8 minute read

CredMaster 2: Electric Boogaloo

Upgrades, Modules and Feature Additions

Github: github.com/knavesec/CredMaster



Roughly 2 years ago, I released CredMaster as an all-in-one password spraying suite.

If you’re familiar with CredMaster, feel free to skip down a paragraph. For those unfamiliar, CredMaster launches password sprays using AWS API Gateways to rotate requesting IP addresses on each request. Credmaster is a plugin-based tool used to run anonymous password sprays in order to beat throttle detections by spoofing and changing identifications markers. This was all based on the stellar research by @ustayready’s awesome Fireprox tool. Feel free to read the original CredMaster blog post with all the juicy details here.

Over the time after released, I’ve continued adding features and modules, while fixing bugs as well. I felt like it would be a great time to update those on the progress of those goals and modifications. The new features are listed below:

Thank you so much to the members of the community who have contributed your time in helping this tool, either by your own research, direct pull request, bug fixes or issue reports. See the Credits section for the list of contributors. Special thanks to Andy Gill who helped re-write and spark anew many of these features

New Plugins

A total of 8 new plugins have been added: 2 user enum, 6 spraying. Andy is working on an MFASweep module at the time of writing, to be pushed and merged soon.

Gmail User Enumeration

User enumeration technique for Gmail and GSuite users, based on x0rz’s research found here

Simply takes an input list of users and will return either valid/unknown user, it will not make an authentication request

credmaster.py <config args> --plugin gmailenum -u users.txt

Office365 Managed Tenant User Enumeration

User enumeration for Office365 Managed tenants, via the classic redirect in login.microsoftonline.com. Again, no authentication attempts are made against the account.

This has been tested with 15 threads and the entirety of statistically-likely-username’s jsmith.txt userlist (~50k usernames) without throttling/limiting.

credmaster <config args> --plugin o365enum -u users.txt 


These are the classic Outlook Web App (OWA) and Exchange Web Services (EWS) on-prem email solution password sprayers. On-prem password sprays really need no advanced throttle evasion, but always great to have the option.

credmaster.py <config args> --plugin {owa | ews} --url https://mail.domain.com


This is a tool to spray on-prem AD/FS servers for domain-joined accounts. These are typically juicy since there are less throttle controls for password sprays. Contributed by frycos.

credmaster.py <config args> --plugin adfs --url https://adfs.domain.com

Azure Seamless SSO

The AzureSSO module is for brute-forcing Azure AD instances using the “autologon.microsoftazuread-sso.com” URL method. At the time, this method left no evidence of password spraying attack in Office365 logs. This module is also verbose enough to generally provide user enumeration against Managed Office365 tenants.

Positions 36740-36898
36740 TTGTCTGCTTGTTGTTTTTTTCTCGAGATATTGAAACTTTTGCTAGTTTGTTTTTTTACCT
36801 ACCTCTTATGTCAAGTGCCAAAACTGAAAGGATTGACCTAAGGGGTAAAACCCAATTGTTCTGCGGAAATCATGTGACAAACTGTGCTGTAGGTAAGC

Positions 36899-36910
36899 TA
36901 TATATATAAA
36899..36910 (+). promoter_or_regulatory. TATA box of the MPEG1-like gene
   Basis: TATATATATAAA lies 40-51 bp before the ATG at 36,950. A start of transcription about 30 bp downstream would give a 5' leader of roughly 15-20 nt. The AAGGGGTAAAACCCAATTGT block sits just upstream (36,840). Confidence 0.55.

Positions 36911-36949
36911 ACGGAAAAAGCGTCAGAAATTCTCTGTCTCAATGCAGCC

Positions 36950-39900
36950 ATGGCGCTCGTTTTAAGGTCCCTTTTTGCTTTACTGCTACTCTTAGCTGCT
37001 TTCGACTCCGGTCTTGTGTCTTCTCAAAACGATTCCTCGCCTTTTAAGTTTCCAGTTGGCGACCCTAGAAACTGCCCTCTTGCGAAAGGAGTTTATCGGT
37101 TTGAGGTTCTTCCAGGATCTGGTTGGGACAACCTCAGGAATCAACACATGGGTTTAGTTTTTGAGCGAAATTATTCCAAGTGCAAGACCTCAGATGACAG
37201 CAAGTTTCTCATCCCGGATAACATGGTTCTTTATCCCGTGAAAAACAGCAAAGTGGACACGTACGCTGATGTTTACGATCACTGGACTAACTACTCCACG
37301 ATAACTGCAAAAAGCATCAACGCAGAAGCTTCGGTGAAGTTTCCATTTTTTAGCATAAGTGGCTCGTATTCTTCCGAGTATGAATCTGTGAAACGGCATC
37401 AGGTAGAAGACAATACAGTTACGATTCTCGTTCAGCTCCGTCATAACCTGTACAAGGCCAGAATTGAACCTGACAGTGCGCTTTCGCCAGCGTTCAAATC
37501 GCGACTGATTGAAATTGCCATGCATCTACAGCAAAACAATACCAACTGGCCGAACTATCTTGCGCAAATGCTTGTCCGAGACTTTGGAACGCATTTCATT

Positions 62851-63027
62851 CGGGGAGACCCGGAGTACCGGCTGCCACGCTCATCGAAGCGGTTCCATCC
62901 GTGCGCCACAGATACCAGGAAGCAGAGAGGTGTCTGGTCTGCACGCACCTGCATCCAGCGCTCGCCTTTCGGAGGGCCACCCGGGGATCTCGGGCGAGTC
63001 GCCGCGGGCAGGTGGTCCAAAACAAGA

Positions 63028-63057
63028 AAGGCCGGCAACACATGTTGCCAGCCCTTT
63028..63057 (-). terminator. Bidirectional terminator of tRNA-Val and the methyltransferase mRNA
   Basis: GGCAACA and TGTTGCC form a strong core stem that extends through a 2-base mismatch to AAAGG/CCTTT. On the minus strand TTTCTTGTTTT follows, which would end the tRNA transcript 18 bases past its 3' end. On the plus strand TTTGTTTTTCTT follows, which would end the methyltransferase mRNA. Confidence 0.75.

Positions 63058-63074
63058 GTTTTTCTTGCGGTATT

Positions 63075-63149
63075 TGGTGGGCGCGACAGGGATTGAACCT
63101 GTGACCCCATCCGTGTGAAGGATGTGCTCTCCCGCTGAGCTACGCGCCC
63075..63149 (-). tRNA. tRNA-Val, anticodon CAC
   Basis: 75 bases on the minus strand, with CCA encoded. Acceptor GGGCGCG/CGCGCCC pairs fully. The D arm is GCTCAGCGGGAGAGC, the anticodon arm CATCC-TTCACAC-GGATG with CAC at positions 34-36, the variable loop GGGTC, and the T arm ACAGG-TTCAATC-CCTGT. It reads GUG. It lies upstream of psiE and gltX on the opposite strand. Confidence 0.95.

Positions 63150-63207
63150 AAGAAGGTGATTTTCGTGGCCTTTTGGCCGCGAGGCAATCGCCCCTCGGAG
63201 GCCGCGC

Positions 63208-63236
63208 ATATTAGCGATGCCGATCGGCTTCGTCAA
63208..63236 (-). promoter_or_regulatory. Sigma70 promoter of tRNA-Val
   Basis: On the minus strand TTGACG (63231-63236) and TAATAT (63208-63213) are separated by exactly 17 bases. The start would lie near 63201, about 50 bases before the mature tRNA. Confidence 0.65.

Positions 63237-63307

credmaster.py <config args> --plugin azuresso --domain tenantdomain.com

Azure Vault

The Azure Vault is a similar module to the MSOL and AzureSSO modules, simply with a different endpoint targeted. This again makes for a more evasive spray since logs aren’t always consistent.

credmaster.py <config args> --plugin azuresso --domain tenantdomain.com


This, again, is yet another MS spraying tool. The target domain is the same as the MSOL tool, with a different resource targeted (graph.microsoft.com vs graph.windows.net). Simply provides a bit more variety to your desired type of spraying.

credmaster.py <config args> --plugin msgraph

Config File Updates

When I initially created this script, there weren’t that many options to choose from. Now there are many. The config file, originally meant for FireProx connection details, has now been modified to support all flags of CredMaster for easy re-use. This was mainly out of a desire to keep certain config options static across campaigns.

Config file CLI to launch a spray with a filled out config file, it’s just that easy:

credmaster.py --config config.json

Any config options specified in this file can be overridden with CLI inputs. In case a static “operator template” would be preferred, but engagement specific details are preffered. The below command would take all inputs from the config file, but manually specify 8 threads.

credmaster.py --config config.json --threads 8

Example Config file options

  "plugin" : null,
  "userfile" : null,
  "passwordfile" : null,
  "userpassfile" : null,
  "useragentfile" : null,

  "outfile" : null,
  "threads" : null,
  "region" : null,
  "jitter" : null,
  "jitter_min" : null,
  "delay" : null,
  "passwordsperdelay" : null,
  "randomize" : false,
  "header" : null,
  "weekday_warrior" : null,
  "color" : false,

  "slack_webhook" : null,
  "pushover_token" : null,
  "pushover_user" : null,
  "discord_webhook" : null,
  "teams_webhook" : null,
  "operator_id" : null,
  "exclude_password" : false,

  "access_key" : null,
  "secret_access_key" : null,
  "session_token" : null,
  "profile_name" : null